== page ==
I am not an expert and I have not been teaching long but for that reason I have a BIG population of very young students. Once I have established myself as the One to Impress (and I make that very easy as well), they are eager to please and make progress much faster. As they get more advanced, I get harder to impress and that makes them work harder as well.

Anyway, hope these suggestions are helpful. 3 year olds are tricky!

Barb said: Nov 21, 2011
Barb Ennis
Suzuki Association Member
678 posts

Hi Beatriz,

When our kids were younger (a long time ago) we took a course at our church called “Growing Kids God’s Way”. One item they taught was how important it was to teach your children to listen and follow directions. It can be a matter of safety. The one thing I remember as to practical advice as a place to start was to practice (if I recall correctly…): Tell them that you will call their name from the other room, and they are to come to you when they hear you, and say, “Yes mom?”. Then you call them, and when they come your answer might be, “I wanted to give you a hug!” and you hug them and lavish them with praise for coming when they were called. After they get the idea, do this several times throughout the day when they aren’t expecting it—just for the purpose of getting the hugs and thanking them for listening and coming to you.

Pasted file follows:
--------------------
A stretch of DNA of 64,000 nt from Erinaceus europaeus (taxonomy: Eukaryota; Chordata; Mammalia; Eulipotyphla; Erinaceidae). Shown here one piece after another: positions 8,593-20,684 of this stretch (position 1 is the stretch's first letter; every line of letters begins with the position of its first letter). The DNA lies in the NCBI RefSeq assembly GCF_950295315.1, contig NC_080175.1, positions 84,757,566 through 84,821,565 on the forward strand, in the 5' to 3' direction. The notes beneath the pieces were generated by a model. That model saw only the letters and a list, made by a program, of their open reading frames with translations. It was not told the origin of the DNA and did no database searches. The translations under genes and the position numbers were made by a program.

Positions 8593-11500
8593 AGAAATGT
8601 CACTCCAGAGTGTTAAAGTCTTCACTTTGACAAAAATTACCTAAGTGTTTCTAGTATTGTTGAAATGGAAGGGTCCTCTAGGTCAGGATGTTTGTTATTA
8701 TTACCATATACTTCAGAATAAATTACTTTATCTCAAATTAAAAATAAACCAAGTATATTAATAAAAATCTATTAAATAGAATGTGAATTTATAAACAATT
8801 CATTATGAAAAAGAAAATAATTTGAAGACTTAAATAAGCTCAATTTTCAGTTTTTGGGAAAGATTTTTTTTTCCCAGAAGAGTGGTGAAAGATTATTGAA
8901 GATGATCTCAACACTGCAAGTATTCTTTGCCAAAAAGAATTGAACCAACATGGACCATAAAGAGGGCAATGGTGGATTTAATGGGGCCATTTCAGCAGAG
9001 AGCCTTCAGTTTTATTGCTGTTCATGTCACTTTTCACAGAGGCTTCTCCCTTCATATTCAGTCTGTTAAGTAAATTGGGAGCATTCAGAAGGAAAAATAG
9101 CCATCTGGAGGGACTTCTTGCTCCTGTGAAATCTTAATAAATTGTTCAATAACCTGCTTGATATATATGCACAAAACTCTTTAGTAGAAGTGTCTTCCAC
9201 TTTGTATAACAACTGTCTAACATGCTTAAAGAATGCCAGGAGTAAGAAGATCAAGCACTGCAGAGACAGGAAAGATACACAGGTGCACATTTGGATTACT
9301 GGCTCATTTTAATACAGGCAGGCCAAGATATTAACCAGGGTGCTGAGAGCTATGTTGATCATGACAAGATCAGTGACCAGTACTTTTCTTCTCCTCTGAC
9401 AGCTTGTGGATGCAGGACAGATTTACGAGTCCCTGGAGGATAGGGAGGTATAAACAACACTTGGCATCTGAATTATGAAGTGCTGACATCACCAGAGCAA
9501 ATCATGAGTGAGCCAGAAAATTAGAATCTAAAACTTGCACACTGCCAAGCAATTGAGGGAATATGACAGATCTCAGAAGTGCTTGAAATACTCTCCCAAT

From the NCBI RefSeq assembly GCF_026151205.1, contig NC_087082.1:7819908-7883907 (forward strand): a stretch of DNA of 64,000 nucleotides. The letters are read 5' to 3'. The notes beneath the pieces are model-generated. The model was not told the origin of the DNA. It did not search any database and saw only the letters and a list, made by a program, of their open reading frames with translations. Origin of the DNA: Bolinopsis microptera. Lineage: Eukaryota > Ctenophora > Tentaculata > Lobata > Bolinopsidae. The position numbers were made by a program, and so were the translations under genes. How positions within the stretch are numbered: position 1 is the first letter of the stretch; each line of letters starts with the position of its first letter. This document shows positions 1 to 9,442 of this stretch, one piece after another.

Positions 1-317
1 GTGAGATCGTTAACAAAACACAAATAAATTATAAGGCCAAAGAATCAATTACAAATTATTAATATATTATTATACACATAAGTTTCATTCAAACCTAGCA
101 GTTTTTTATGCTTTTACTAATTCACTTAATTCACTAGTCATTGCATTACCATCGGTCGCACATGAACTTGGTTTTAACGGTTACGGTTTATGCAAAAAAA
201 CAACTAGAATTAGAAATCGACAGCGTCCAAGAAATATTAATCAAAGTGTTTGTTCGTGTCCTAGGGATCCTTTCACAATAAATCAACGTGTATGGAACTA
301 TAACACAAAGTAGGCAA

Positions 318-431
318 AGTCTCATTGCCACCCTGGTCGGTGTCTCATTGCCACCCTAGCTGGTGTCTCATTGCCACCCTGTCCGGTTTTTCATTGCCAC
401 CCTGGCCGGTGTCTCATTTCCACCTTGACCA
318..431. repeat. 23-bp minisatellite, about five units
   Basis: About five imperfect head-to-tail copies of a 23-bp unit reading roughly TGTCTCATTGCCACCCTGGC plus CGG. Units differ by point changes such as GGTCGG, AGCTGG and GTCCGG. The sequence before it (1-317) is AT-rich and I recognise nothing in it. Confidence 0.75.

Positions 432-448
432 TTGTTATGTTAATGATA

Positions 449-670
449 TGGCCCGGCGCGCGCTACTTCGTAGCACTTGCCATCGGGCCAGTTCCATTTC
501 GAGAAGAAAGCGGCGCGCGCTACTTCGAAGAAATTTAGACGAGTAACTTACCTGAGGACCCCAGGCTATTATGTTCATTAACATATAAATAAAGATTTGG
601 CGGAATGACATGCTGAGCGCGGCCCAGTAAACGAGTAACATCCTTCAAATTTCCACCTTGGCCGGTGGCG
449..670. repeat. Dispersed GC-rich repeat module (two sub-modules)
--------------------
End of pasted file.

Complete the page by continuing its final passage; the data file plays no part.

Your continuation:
I also really like Barbara Coloroso’s books. Her key phrase I always remember is, “Say what you mean, mean what you say, and do what you said you would do.” I have seen parents who don’t follow through, change their mind a lot… you can understand why their children might not listen? But that might apply more to older kids.

And I recently read a recommendation for the title, “How to talk so kids will listen and listen so kids will talk” somewhere… was that in Edmund Sprunger’s Helping Parents Practice? I haven’t looked at it myself, but the title sounds promising in your situation!

I just had a thought. If the kids do this “ignoring” a lot, they might do a hearing check? I had a son with frequent ear infections who seemingly ignored us lots as a preschooler!

And how about playing a game like Simon Says to get them listening carefully to directions? Or maybe you could have a cue song you play on the piano and sing—something about it’s time to come to the piano—something with fun actions for them maybe that will make them want to come and play?

Does one stay with the toys while the other has the lesson? Maybe they are not used to separating?

Best wishes!